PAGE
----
What Does ‘Explain and Demonstrate’ Mean?

Version 2As teachers, we are all familiar with asking students to explain something. Explaining requires that students go beyond reciting a memorized answer, or randomly deciding on a response. Explaining involves giving reasons for why an answer was given, and the giving of evidence from a text. Demonstrating, on the other hand, is showing or doing something. It involves applying knowledge and skill to the doing of a task that makes a thing clear to someone else. One explains by using words, but demonstrates using actions. So what does it mean to explain and demonstrate something in music? How does one, for example, explain and demonstrate tempo? This phrase “explain and demonstrate” is found frequently in the National Core Arts Standards, so it is important that we understand what is expected.

Some of the things students are to demonstrate in music are musical ideas they have created and selected for inclusion in a composed musical work for a stated expressive intent. In the creating artistic process, third grade students are to “demonstrate selected musical ideas for a simple improvisation or composition to express intent.” Some other examples are not so immediately clear. In the performing artistic process, those same third graders are to “demonstrate and explain how the selection of music to perform is influenced by personal interest, knowledge, purpose , and context.” In this case, students would need to demonstrate some aspect of an interest they have that is related to the music. They might share an interest in folk music by performing a folk song about the same subject, or a similar song they learned somewhere outside of school. Students would need to demonstrate knowledge they have about the music. They might have knowledge about where a song was most famously performed. Perhaps they know that the song was performed at a presidential inauguration, or that it was sung by a singer well known for singing gospel, or protest folk songs. They could play a recording of that performance, or show pictures from the press coverage. All of this could also be used to demonstrate context as well. In all of these cases, what the student is doing goes well beyond explaining or reciting facts. They are creating a context and showing an audience different aspects of the song, establishing a deeper understanding than explaining alone could.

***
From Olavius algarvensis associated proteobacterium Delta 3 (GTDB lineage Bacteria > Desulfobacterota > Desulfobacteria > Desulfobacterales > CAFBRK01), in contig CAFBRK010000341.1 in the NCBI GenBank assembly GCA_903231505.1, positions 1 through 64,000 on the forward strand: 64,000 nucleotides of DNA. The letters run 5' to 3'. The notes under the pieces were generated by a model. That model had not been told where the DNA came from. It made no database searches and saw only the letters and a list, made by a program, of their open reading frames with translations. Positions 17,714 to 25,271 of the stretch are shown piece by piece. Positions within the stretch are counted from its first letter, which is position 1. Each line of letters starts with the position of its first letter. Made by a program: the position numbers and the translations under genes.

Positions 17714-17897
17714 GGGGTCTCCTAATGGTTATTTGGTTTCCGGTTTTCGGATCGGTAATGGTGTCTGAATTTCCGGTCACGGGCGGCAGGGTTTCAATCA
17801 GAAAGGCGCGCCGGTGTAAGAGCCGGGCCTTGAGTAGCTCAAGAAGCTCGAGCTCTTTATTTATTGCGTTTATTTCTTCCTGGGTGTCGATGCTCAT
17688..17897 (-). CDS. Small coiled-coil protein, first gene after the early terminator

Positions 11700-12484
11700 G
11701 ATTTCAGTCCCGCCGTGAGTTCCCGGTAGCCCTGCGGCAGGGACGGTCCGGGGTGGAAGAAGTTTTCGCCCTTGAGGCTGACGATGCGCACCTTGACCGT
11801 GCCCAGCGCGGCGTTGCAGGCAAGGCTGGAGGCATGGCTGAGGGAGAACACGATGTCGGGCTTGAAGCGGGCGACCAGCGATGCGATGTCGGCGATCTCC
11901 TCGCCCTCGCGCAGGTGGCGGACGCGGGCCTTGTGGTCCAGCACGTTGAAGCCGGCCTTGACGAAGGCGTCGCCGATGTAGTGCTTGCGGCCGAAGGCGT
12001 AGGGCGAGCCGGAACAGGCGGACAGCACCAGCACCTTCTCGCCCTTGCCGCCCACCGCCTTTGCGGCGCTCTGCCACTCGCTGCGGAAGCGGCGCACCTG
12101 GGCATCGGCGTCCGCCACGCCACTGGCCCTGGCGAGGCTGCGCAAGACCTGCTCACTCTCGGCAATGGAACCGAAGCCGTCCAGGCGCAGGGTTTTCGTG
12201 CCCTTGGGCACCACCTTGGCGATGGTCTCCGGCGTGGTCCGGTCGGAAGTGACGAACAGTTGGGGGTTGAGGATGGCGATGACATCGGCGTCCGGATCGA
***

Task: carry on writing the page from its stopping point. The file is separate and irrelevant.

Our third grader might also ” demonstrate understanding of the structure in music selected for performance.” This is still under the performing artistic process. Here, the student is showing that he or she understands how the music they are about to perform is put together. Here, the student might perform just the main themes, art-of-teachingidentifying them as “A,” “B,” or “C” within a three-part or rondo form. They might use same and different pictures to show visually the form that is found in the music, or they might present the phrasing structure through movement while singing part of the selected music. Demonstration goes beyond words. It gives the words further and more in-depth meaning, and helps others to better understand what is being presented. Demonstration also tends to include different modes of perception. Notice that while explaining the structure of the music just involves listening, demonstrating can engage the audience in visual learning (the pictures or the dancing), or even kinesthetic learning if the audience is asked to participate in the movement with the presenter.

The standards also include demonstrating related to interpretation in performance. Second graders are asked to “demonstrate understanding of expressive qualities (such as dynamics and tempo) and how creators use them to convey expressive intent.” There are two dimensions to this statement. The first is to demonstrate understanding of expressive qualities. Dynamics is an expressive quality. If the student were explaining, he or she would simply define dynamics, give an example, and perhaps identify music being performed as being loud, soft, containing a crescendo, and so forth. Demonstrating expressive qualities means that the child will actually do something that is forte, piano, or a crescendo. They might sing or play a portion of the music that includes dynamic contrasts, and they might show the audience how they produced those various dynamics. Part of what makes music exciting for the performer is the demands playing loud or soft makes on the body. The level of exertion, control, and command of tone is something that can be demonstrated to an audience when they can see the performer, but goes overlooked by an audience when it is only listening, as to an audio recording. With a live performance, the audience can see a wind players face turn red, see the sweat as they delve into a lively section, hear the intensity of the breaths being taken or the bows being driven upon the strings. A student who does all of this and thereby creates varying dynamics, and in an expressive way is going beyond explaining, and is demonstrating.